California, one of the world’s five largest economies, just enacted two groundbreaking laws that will impose environmental disclosure requirements on large corporations doing business in the state.
The Climate Corporate Data Accountability Act (SB-253) requires companies with annual revenues exceeding $1 billion to disclose their direct, indirect, and supply chain greenhouse gas (GHG) emissions data. The Climate-Related Financial Risk Act (SB-261) requires companies with over $500 million in annual revenue to disclose climate-related financial risks. Both were signed into law on October 7, 2023.
The laws aim to enhance transparency regarding how major businesses contribute to climate change. Introduced by California State Senators Scott Wiener and Henry Stern, the bills were additionally supported by environmental lobbyist groups including EnviroVoters, Ceres, and Carbon Accountable. By requiring public disclosure of emissions data, California seeks to encourage large companies to evaluate and potentially reduce their environmental footprints. The measures apply to public and privately held companies and would require reporting as early as January 2026.
Non-compliance creates legal risks for public and private entities and can result in steep civil penalties, determined by the California Air Resources Board (CARB). Failure to comply with SB-261 could result in penalties of up to $50,000, while the penalties under SB-253 can reach up to $500,000.
Many large businesses already engage in some of the reporting requirements, including the Scope 3 reporting under SB-253. Even these entities must be careful, as both of these laws make disclosures mandatory and create specific procedures that must be followed to avoid legal consequences.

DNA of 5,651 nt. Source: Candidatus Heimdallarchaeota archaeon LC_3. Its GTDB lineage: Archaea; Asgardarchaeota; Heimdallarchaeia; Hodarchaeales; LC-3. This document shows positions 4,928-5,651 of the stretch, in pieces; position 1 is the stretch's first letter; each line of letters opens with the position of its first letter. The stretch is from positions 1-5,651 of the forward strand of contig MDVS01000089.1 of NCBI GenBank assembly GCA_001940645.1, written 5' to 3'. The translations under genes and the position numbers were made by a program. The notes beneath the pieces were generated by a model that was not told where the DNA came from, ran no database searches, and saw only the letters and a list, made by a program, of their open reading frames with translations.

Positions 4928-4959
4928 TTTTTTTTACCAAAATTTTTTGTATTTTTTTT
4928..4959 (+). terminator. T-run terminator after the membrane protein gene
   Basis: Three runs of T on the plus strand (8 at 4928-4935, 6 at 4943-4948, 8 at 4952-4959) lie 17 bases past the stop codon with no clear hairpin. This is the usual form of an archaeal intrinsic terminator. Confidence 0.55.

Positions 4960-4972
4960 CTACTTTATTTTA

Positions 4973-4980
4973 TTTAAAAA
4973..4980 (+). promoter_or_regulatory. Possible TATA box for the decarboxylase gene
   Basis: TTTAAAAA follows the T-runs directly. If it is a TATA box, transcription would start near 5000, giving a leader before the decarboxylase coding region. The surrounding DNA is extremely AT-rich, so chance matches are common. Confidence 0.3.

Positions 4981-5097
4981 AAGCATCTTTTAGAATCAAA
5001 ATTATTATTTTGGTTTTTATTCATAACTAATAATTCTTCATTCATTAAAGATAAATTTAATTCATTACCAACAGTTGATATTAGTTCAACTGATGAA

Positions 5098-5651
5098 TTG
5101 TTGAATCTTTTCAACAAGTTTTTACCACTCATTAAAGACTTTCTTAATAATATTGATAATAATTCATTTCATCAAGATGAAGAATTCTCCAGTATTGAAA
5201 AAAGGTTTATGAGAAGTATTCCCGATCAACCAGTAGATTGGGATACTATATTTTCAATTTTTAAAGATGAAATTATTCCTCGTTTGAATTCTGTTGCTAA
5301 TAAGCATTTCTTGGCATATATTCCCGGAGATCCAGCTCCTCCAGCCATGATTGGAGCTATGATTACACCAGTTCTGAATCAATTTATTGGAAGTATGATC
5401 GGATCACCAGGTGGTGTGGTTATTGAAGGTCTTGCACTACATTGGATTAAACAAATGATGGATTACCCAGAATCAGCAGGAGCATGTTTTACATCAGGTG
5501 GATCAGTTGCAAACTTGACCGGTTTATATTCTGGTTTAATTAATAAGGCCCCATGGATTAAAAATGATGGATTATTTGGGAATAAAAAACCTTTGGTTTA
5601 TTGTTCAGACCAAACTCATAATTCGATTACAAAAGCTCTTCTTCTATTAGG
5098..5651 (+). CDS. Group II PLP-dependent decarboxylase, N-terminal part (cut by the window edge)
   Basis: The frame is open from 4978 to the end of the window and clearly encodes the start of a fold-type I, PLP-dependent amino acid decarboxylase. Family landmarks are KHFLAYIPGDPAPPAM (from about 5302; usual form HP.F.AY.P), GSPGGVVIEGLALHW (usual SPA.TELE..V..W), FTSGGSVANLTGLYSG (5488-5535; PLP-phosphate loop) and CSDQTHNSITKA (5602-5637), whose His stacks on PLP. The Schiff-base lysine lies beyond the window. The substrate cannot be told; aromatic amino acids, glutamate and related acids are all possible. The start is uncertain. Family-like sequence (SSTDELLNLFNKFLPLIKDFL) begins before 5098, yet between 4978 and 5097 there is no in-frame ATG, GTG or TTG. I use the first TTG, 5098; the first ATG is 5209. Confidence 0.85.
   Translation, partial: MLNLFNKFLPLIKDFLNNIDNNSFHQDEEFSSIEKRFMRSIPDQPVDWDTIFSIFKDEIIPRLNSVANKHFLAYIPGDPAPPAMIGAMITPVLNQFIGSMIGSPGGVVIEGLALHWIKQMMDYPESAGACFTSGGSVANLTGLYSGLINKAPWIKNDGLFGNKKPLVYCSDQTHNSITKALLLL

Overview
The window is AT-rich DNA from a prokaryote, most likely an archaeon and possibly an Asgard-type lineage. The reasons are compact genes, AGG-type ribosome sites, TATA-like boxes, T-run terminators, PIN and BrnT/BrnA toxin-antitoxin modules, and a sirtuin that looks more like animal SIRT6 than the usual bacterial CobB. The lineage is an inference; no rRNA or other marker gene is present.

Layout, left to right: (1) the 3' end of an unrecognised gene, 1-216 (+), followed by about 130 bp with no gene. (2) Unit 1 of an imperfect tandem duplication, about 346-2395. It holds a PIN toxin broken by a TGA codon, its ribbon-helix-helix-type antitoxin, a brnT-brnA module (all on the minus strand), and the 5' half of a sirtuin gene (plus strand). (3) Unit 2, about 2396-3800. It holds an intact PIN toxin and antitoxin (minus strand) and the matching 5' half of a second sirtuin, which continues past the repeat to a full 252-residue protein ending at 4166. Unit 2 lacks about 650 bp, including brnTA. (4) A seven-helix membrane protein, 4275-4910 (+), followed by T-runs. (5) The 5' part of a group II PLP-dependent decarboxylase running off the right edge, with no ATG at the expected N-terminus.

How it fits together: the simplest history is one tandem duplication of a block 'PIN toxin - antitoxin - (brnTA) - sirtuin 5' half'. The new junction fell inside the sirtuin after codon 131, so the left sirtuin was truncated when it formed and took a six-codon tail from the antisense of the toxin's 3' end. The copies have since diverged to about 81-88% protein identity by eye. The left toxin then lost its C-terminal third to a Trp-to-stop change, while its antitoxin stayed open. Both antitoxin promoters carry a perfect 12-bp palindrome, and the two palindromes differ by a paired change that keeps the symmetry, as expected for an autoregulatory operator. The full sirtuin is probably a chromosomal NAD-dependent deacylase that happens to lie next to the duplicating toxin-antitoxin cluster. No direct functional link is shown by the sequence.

Importantly, neither of the bills create a private right of action for citizens or groups to sue for noncompliance.
While advocates celebrate the new laws for their lofty environmental
goals, the laws face opposition from various quarters, including the California
Chamber of Commerce, agricultural groups, and oil companies. Critics argue that the laws impose unreasonable
reporting burdens on companies particularly given the challenges of reporting
indirect emissions. Environmental
advocates believe this law serves as a catalyst for private sector engagement
in addressing climate change.
Upon signing the bills, Gov. Gavin Newsom also stated his
concerns about the overall financial impact of the new laws on business, instructing
the CARB “to closely monitor the cost impacts as it implements this new bill
and to make recommendations to streamline the program.”
SB-253 and SB-261 impose significant disclosure obligations for large businesses operating in California. Covered businesses will need to adapt to these new reporting requirements, posing potential challenges for companies that lack the infrastructure for comprehensive emissions reporting.
Our legal team is prepared to help you navigate the implications of SB-253 and SB-261 to ensure compliance. If you have questions or need assistance in understanding how this legislation affects your business, please do not hesitate to contact us.
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